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Note - Too Much of a Stretch: Why Acceptance of Felony Guilty Pleas by Federal Magistrates Defies the Intent of Congress and Erodes the Rights of the Accused Regardless of Consent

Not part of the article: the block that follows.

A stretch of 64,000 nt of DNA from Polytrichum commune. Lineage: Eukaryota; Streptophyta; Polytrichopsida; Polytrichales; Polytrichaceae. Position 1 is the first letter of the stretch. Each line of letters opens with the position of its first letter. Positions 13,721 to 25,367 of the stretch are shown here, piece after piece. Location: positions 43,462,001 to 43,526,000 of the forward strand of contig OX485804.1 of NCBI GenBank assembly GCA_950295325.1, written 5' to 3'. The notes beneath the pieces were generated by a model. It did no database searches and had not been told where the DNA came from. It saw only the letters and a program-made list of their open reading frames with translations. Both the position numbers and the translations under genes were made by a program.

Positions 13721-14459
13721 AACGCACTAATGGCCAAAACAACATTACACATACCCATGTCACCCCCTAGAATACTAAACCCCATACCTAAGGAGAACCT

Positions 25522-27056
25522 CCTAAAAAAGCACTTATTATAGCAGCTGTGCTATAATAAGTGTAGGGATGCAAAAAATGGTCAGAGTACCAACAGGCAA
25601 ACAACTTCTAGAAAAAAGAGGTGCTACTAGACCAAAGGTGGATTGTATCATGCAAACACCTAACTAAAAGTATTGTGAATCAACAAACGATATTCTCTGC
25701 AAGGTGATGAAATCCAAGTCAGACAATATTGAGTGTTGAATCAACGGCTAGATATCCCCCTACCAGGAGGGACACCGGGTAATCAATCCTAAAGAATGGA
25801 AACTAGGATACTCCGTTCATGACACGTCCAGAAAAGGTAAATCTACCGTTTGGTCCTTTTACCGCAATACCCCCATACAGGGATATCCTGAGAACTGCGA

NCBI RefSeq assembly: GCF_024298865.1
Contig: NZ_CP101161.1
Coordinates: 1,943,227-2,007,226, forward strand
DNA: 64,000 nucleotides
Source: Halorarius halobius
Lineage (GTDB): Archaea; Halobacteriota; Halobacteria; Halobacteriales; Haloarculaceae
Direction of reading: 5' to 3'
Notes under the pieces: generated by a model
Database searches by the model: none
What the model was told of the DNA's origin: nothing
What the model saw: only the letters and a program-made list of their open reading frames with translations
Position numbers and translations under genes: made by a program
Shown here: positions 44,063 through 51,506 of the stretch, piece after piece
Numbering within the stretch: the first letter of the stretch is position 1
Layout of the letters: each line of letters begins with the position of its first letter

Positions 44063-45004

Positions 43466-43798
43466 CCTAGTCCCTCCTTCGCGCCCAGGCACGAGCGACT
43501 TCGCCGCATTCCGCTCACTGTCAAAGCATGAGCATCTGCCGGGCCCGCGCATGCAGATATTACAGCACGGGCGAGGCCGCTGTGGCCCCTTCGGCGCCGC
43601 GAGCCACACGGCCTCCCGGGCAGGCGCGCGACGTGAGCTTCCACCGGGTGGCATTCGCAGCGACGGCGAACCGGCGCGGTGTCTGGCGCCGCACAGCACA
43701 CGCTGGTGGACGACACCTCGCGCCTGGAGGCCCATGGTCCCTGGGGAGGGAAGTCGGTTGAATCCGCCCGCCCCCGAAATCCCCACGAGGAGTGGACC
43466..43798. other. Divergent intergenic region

In 1968, Congress passed the Federal Magistrates Act, creating what would eventually be named the Office of United States Magistrate. This came in response to persistent calls for improvements in the operating efficiency of the federal courts. Through a series of statutory amendments and court decisions, the duties performed by magistrates since the Act’s passage have gradually expanded. In particular, courts, including the United States Supreme Court, have granted additional powers to magistrates through permissive interpretations of the statute’s “additional duties” clause. De-spite statutory language and legislative history placing significant restrictions on the duties that magistrates can perform in felony cases, courts have given approval to magistrates handling certain tasks, e.g. voir dire, in felony matters. This Note addresses the duty of acceptance of felony guilty pleas and examines whether the majority trend in the circuit courts of allowing magistrates to perform such a duty should be permitted under the Federal Magistrates Act. In examining the origins of the magistrate position, the Act’s legislative history, the statutory language, Supreme Court precedent, and a recent decision by the Seventh Circuit, this Note argues that acceptance of felony guilty pleas by magistrates is not authorized under the Federal Magistrates Act and undermines the fundamental protections afforded to criminal defendants.